Here I am doing exactly that in a bunch of recent outfits that I love.

This first one starts with a neutral brown button-down shirt. I added a brown scarf with a texture-y animal print and then added the textured oblong as a sash. Neither one is seriously dramatic so they don’t compete with each other. The oblong added a smidge of color too. All I needed was a bigger pop of color and I used my lime green earrings for that.

This second one features a neutral shell, neutral skirt, and purple overtop with texture-y print. This time, I added a solid dark purple scarf and then added a dark purple textured oblong as a sash. The print top is a bit more dramatic but it’s a bit further away from the textured oblong so there’s no competition. And my aqua earrings added just enough pop.

This third one has me in very spring-y colors. This time, I was wearing a dramatic print skirt paired with a solid peach button-down shirt. I could’ve worn a subtle print scarf with this one because it would’ve been far enough away to not compete but I felt more like going for texture again so I used a solid peach scarf as a base and then added a textured oblong in burnt orange. Orange actually looks wonderful with pink/peach and the texture here is just fun. And my blue earrings contrasted with the peaches and oranges while bringing out the blue in the print of the skirt.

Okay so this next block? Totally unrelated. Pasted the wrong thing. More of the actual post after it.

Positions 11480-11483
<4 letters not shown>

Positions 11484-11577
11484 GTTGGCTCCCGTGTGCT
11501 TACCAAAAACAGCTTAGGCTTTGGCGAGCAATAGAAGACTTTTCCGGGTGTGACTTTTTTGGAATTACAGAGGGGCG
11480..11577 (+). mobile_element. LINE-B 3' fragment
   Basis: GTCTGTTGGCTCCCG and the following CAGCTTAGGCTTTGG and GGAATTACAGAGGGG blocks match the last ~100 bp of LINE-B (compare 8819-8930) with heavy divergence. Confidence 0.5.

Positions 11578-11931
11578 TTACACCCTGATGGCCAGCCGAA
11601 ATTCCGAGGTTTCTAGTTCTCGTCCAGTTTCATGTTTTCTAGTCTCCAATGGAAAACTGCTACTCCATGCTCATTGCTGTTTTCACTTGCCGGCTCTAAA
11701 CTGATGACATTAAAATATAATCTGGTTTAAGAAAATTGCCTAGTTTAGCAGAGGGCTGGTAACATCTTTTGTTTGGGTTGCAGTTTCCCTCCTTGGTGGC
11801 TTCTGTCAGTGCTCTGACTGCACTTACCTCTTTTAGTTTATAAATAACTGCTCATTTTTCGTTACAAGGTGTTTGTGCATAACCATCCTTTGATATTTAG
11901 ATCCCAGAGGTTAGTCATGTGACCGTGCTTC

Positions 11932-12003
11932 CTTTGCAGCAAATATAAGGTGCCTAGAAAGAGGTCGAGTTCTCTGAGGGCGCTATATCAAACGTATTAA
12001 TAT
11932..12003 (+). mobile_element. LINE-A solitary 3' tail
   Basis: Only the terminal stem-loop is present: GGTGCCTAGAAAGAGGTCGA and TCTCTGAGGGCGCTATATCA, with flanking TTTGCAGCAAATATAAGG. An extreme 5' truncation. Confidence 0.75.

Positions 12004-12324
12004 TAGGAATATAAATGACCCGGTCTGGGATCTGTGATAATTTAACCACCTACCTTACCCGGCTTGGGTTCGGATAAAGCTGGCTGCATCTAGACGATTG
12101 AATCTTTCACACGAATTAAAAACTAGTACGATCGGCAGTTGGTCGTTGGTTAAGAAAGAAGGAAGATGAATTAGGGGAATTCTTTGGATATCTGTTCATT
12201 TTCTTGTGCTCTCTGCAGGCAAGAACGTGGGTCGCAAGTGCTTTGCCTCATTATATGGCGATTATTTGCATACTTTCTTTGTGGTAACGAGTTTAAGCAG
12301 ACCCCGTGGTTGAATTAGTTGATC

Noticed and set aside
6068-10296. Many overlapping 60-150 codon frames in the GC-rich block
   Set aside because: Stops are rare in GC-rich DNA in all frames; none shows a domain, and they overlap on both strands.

This fourth one has me in dark reds. I cannot wear straight-up red because it’s too strong and it wears me but these dark reds are great. The print in the button-down shirt is not too dramatic. I added a solid burgundy scarf along with a textured oblong. This oblong has a black base (just like the skirt I’m wearing here) but it has a lot of red in it so it coordinates nicely. And my light turquoise earrings and bracelet added the perfect pop and contrast to the red.

Dear readers, it’s OK to take baby steps out of your comfort zone as long as you do take those steps.

Skin Care, Makeup, and the Mask

I admit that I do not like wearing a mask. It’s uncomfortable. It frequently fogs up my glasses. It’s warm underneath and it makes my face perspire. I’ll wear it as long as my doctors tell me that I need to wear it but I don’t have to like it.

August 17- Eye makeup with mask